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In/direct advantage

10 October 2014

Killer headlines are an essential part of your ads (Stop! Read this!). So at some point you might want to have a go at writing one.

But how do you go about writing advertising headlines that stand out, deliver your message and are more persuasive than Derren Brown with chocolates?

The good news is you can use virtually any technique you like. If it stands out on the page, offers something irresistible and gets your ad read, then whether it’s 50% off glasses or I’m having sex tonight… it’s doing its job.

The even better news, though, is there are some tried and tested methods. So if you’re short of the time or inspiration this week for anything avant-garde then here’s a few tricks of the trade.

First, decide which type of headline fits best with what you’re advertising. If your sales message is strong and to the point (Debenhams 30% SALE; NEW Mint KitKat), then it’ll pay to state the product or offer directly. This can take the form of the offer itself, news you might have to announce, a testimonial or statistics, for example.

Alternatively, if there’s more going on and you need your body copy to do the selling, your headline should draw the reader into it (10 Steps to Younger Skin; Want a greener lawn?). Whether you do this by asking a question, creating some intrigue or offering tips and advice, make sure you get your reader really interested and then deliver on what they’re looking for in the body.

Whichever technique you use, though, make sure it’s engaging, clear and offers a strong benefit or reward for reading.

As an example, let’s look at an advert for the shopping outlet Springfields. The ad essentially consists of a blonde model posing with a tiny VIP card over her shoulder. A bold pink headline asks Have you got yours yet? before the sub-head expands with The Springfields VIP card available now.

In some ways this headline works. You’re suddenly aware that there’s something to be had and you can have one! To find out what it is, you’ll need to keep reading. This is a classic example of an indirect headline, designed to lead the reader into the rest of the copy.

But how effective is the advert?

The first major problem is the headline itself. It’s unduly vague and the only reason you’d read past it is if you cared enough to find out what you’re being teased with. Have you got yours yet? offers nothing specific in terms of interest or promise of reward.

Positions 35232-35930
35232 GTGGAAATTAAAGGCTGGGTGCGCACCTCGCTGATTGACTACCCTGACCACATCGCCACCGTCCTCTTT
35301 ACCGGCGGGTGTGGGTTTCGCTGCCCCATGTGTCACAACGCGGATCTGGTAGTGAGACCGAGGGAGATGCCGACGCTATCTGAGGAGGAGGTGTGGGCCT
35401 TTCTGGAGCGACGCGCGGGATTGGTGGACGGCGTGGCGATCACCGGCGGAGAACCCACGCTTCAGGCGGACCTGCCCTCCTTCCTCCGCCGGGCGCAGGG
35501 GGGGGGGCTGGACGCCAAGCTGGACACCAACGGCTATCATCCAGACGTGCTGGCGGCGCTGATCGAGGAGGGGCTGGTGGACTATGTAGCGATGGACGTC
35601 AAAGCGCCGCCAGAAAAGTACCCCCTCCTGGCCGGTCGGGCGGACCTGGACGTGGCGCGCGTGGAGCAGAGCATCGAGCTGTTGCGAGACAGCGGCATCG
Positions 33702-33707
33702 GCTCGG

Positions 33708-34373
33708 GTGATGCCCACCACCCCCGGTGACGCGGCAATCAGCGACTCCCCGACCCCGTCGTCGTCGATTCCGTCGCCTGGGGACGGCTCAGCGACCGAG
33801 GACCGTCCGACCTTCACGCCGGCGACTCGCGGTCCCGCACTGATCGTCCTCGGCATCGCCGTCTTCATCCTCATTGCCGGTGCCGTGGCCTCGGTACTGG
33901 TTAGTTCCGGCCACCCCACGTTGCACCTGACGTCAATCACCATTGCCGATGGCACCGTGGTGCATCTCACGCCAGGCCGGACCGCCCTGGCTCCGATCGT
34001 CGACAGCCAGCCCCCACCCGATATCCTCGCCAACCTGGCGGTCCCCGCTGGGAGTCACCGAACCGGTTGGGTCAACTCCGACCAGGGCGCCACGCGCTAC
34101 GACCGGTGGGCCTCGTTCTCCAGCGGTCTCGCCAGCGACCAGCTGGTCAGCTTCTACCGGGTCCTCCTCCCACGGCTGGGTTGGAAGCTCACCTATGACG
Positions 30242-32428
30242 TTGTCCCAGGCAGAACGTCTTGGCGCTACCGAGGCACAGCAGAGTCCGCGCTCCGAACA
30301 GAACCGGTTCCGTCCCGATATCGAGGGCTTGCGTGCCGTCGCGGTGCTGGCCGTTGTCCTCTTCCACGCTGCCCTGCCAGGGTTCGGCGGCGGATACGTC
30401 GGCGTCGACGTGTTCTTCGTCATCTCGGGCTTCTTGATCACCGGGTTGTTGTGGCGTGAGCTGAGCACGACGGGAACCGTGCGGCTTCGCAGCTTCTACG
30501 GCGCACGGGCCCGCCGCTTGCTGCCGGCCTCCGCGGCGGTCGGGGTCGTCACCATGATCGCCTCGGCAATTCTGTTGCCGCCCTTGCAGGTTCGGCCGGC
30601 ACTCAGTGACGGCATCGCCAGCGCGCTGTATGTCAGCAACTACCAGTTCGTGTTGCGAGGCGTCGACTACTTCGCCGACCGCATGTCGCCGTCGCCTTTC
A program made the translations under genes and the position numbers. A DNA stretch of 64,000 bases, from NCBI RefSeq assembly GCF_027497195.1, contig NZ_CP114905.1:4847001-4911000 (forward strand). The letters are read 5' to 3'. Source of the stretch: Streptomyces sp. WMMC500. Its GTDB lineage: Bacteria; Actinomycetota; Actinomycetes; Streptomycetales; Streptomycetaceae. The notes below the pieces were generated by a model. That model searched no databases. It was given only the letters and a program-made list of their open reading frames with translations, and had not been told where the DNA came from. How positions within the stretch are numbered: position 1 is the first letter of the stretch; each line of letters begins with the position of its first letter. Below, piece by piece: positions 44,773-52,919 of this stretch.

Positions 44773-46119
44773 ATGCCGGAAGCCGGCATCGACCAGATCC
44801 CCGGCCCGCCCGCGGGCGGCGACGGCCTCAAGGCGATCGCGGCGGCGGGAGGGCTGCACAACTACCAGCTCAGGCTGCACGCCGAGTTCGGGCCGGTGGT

The second obvious flaw is the complete lack of clear information to back up the initial interest. Other than knowing there’s a VIP card available, neither the headline nor the body copy does anything to state the benefits of having one (unless you count the Extra Savings in over 40 stores in tiny print at the foot of the ad). If you’re using a headline to keep your customer reading, give them something to read!

The advert could easily be made more effective.

If you take the time to trawl through the advertiser’s website, you’ll eventually discover the card offers ten per cent discount in stores, exclusive offers and special events.

A more engaging advert might read:

HEADLINE – Still paying full price at Springfields?

BODY – Get your Springfields VIP card today. 10% discount in stores; exclusive offers; special events.

This works basically on the same principal but arouses more specific interest, as well as including some additional information as a reward for reading on. For an ad to be successful it needs to be convincing, and clever word-play alone probably won’t be enough.

An alternative approach would be to cut out the games altogether. A more straightforward, direct headline such as Make every day the sales at Springfields or even more simply 10% off at Springfields – every day! would sacrifice a bit of glamour for a potentially stronger sales message.

Remember, whichever type of headline you decide to use – whether direct or indirect – finding the right balance between attracting readers and providing enough information is, in most cases, vital.


Posted by Rob.

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Spoon Media, Cleatham, Kirton Lindsey, Nr Gainsborough, North Lincolnshire DN21 4JN
X Walter's Lincolnshire


Company profile

With Walter’s you’re right at home. Spoon Media’s theme for Lincoln estate agent Walter’s immediately lets you know you’re dealing with a company you can trust – in this case the longest-established estate agent in Lincoln.

Project information

When you’re working with a successful brand that’s been around for longer than two centuries, you can’t take any chances. Which was why Spoon Media’s gentle rebranding and carefully tweaked logo were the perfect counterbalance to an all-new, ultra-clean website with full content management, SEO copywriting and property search facilities incorporating bespoke MySQL databases. Needless to say, Walter’s new customers came very quickly indeed.

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Quest-eeze is a one-stop country store, animal feed retailer and online equestrian shop. Based in Lincolnshire, Quest-eeze supplies everything for the pet owner, horse rider and farmer on a local or national level.

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Spoon Media loves animals even more than our Apple Mac computers, so Quest-eeze was a natural business partner. Picking up a part-started website and semi-established brand allowed us to make our own little mark on Lincolnshire’s loveliest pet shop, extending to a complete online shop with secure payments and delivery database.

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